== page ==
Resident Consultant, University of Kentucky
When I opened my bid card five years ago, I was ecstatic. I was absolutely in love with Alpha Chi Omega, and I was ready to run home to the ladies I had met during recruitment. While running to the house, a scary thought hit me: What if they don’t like me? Of course I had fallen in love with the women I met, but I was now in a dead sprint to Alpha Chi Omega with a group of 70 new members who had no idea who I was, and I was terrified. When I got to the house, I was welcomed by more than just the women who talked to me during recruitment; I was welcomed by an entire front yard full of Alpha Chis, and I knew I had found my people.
I found my best friends in Alpha Chi Omega, just like they always say you will. Looking back on my college experience I have nothing but gratitude for the friendships I gained because of Alpha Chi. As a consultant, when I meet collegians a popular question I am asked is “What is your favorite memory of Alpha Chi?” When I try to think of one specific memory or event from my experience that I love most, it is that I was always surrounded by my sisters and best friends. I do not have one outstanding memory, but I can say with confidence that I have a group of outstanding sisters who have made every memory from my college experience one for the books. I knew for a fact that my Alpha Chi Omega chapter was full of wonderful members and I was beyond proud to call them my sisters.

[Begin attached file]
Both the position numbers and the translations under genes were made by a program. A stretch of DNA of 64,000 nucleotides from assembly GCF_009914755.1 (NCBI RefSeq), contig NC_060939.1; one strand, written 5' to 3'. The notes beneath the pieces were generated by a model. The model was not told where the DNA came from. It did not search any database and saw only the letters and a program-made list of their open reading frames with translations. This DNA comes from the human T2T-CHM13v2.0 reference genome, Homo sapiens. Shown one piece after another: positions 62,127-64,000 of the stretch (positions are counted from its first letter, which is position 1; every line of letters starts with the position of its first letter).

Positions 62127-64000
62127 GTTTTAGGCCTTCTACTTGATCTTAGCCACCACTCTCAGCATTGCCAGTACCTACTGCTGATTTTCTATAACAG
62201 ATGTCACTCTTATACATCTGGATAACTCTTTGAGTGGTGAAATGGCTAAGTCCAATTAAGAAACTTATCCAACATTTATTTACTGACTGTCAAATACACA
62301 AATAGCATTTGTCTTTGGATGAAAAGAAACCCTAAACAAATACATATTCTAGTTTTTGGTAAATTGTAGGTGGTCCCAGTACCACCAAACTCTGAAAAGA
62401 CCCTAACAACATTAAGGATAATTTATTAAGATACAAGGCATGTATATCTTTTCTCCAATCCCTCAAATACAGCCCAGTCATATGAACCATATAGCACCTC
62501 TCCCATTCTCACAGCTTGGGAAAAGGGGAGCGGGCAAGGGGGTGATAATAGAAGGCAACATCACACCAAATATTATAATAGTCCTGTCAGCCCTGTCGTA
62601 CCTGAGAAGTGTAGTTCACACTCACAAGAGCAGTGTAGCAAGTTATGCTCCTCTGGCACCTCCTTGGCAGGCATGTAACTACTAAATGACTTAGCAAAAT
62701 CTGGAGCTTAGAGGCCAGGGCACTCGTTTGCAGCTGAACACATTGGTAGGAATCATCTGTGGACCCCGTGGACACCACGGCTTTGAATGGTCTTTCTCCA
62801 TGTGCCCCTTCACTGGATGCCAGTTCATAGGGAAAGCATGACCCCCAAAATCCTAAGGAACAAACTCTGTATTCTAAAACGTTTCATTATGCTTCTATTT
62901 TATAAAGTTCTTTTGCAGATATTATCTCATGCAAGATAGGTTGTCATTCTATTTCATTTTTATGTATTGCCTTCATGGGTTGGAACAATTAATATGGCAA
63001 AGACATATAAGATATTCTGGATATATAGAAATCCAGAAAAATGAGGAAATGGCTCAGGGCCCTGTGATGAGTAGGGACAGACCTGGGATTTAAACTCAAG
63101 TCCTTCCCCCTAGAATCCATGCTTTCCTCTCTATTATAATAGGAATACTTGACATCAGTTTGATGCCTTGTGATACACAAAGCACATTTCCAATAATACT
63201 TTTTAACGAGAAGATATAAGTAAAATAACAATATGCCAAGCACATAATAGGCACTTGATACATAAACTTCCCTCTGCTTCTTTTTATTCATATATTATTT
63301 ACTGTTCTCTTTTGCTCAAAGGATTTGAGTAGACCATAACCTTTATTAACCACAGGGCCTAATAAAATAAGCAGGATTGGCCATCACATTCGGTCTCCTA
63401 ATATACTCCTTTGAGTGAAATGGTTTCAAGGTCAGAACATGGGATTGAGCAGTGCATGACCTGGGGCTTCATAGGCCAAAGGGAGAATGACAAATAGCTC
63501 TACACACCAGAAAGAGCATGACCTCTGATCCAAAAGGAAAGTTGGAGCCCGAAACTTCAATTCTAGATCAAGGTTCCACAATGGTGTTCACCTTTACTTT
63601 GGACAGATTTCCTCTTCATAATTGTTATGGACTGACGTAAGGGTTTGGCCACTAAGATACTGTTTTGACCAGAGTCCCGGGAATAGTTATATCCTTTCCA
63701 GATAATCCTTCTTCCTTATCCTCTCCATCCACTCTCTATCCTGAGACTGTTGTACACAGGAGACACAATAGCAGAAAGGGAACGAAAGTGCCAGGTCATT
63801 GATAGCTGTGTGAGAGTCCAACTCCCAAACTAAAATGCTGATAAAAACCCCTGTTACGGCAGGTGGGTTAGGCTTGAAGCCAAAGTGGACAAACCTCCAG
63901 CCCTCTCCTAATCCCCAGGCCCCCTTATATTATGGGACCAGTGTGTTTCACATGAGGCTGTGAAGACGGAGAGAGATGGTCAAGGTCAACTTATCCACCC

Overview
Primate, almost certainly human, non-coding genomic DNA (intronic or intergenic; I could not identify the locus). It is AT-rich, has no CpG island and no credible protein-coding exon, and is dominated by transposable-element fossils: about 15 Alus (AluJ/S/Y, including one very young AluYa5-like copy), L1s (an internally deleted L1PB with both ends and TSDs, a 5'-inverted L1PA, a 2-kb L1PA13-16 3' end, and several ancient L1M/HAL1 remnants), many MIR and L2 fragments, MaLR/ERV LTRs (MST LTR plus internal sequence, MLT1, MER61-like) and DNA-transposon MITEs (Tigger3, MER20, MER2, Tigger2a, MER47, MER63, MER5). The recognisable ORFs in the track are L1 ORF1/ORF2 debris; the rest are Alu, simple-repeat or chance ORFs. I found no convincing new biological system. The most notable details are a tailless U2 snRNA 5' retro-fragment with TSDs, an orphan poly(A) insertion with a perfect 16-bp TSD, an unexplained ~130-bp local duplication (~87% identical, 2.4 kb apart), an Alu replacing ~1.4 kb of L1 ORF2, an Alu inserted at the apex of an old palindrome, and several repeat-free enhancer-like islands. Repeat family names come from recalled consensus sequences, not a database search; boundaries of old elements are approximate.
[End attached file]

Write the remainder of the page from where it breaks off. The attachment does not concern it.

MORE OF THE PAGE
When I found out that I was chosen to be a chapter consultant, I had the same ecstatic feeling I had on Bid Day. I actually ran out of the library (abandoning my group project team) to answer the call, and then called every family member I could to spread the good news. I was so happy to get the chance to work with other Alpha Chi alumnae, travel for work and share my passion for this organization with collegians across the nation. Once the initial excitement wore off (months later), I realized I was a little scared to work with other alumnae, and even more scared to be-bop all over the country to Alpha Chi chapters in states I had never even been to before. A familiar thought popped in my head: What if they don’t like me?
Little did I know, the beautiful thing about the bond of Alpha Chi Omega is that it transcends chapters, states and age. Every Alpha Chi chapter has welcomed me with open arms and genuine personalities. I have worked with some of the most motivated young women who are leading our chapters to seek the highest of heights possible, all while maintaining their academics and making lifelong friendships. I have had the privilege of meeting and working with the some of the wonderful women who serve, or have served, on our National Council and Board of Trustees, and I admire the love they have for Alpha Chi Omega and how hard they work to grow our legacy. I get to talk to my fellow consultant sisters daily, and from the outside looking in you would never know we only met a few months ago. Each of the sisters I have met, no matter where they are from, have that familiar genuine personality I fell in love with during recruitment, and I have never once had to work to fit in with these women.
Thank goodness for the beauty of the bond, and the 200,000+ women I call my sisters.